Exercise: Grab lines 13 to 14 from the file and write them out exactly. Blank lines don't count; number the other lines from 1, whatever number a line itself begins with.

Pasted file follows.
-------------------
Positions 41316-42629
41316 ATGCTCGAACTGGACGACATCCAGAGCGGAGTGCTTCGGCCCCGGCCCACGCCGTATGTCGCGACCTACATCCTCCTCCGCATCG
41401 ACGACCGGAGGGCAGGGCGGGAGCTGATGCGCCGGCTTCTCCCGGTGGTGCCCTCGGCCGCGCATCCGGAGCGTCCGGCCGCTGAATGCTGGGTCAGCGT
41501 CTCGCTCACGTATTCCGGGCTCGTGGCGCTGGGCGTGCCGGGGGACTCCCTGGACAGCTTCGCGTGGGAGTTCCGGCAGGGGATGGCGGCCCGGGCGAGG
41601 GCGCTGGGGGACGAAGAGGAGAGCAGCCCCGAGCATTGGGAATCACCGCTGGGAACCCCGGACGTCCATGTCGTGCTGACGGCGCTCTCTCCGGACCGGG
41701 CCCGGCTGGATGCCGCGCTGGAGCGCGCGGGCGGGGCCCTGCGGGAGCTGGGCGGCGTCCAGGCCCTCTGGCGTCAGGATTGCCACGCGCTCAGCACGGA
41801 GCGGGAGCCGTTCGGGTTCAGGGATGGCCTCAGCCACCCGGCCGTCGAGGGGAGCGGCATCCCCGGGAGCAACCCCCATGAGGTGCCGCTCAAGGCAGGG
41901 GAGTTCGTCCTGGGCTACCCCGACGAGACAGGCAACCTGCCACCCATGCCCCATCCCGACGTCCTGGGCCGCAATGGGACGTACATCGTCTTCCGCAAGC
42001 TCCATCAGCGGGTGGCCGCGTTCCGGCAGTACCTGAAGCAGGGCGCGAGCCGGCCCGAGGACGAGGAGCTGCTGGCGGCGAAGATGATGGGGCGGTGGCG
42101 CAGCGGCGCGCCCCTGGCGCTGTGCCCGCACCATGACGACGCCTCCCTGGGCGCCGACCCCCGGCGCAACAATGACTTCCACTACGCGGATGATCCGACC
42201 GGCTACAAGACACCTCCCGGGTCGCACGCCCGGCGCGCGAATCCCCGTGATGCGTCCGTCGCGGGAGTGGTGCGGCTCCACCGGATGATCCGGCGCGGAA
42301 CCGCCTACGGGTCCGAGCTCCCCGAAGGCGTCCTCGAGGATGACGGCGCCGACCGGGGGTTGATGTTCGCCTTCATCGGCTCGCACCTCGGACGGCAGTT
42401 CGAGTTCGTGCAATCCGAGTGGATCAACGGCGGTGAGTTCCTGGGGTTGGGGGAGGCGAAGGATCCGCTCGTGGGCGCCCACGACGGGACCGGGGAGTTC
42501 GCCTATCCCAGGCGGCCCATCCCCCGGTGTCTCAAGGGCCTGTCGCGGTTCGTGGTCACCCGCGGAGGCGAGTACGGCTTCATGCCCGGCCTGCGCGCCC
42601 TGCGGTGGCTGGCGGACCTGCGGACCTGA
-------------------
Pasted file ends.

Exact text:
42401 CGAGTTCGTGCAATCCGAGTGGATCAACGGCGGTGAGTTCCTGGGGTTGGGGGAGGCGAAGGATCCGCTCGTGGGCGCCCACGACGGGACCGGGGAGTTC
42501 GCCTATCCCAGGCGGCCCATCCCCCGGTGTCTCAAGGGCCTGTCGCGGTTCGTGGTCACCCGCGGAGGCGAGTACGGCTTCATGCCCGGCCTGCGCGCCC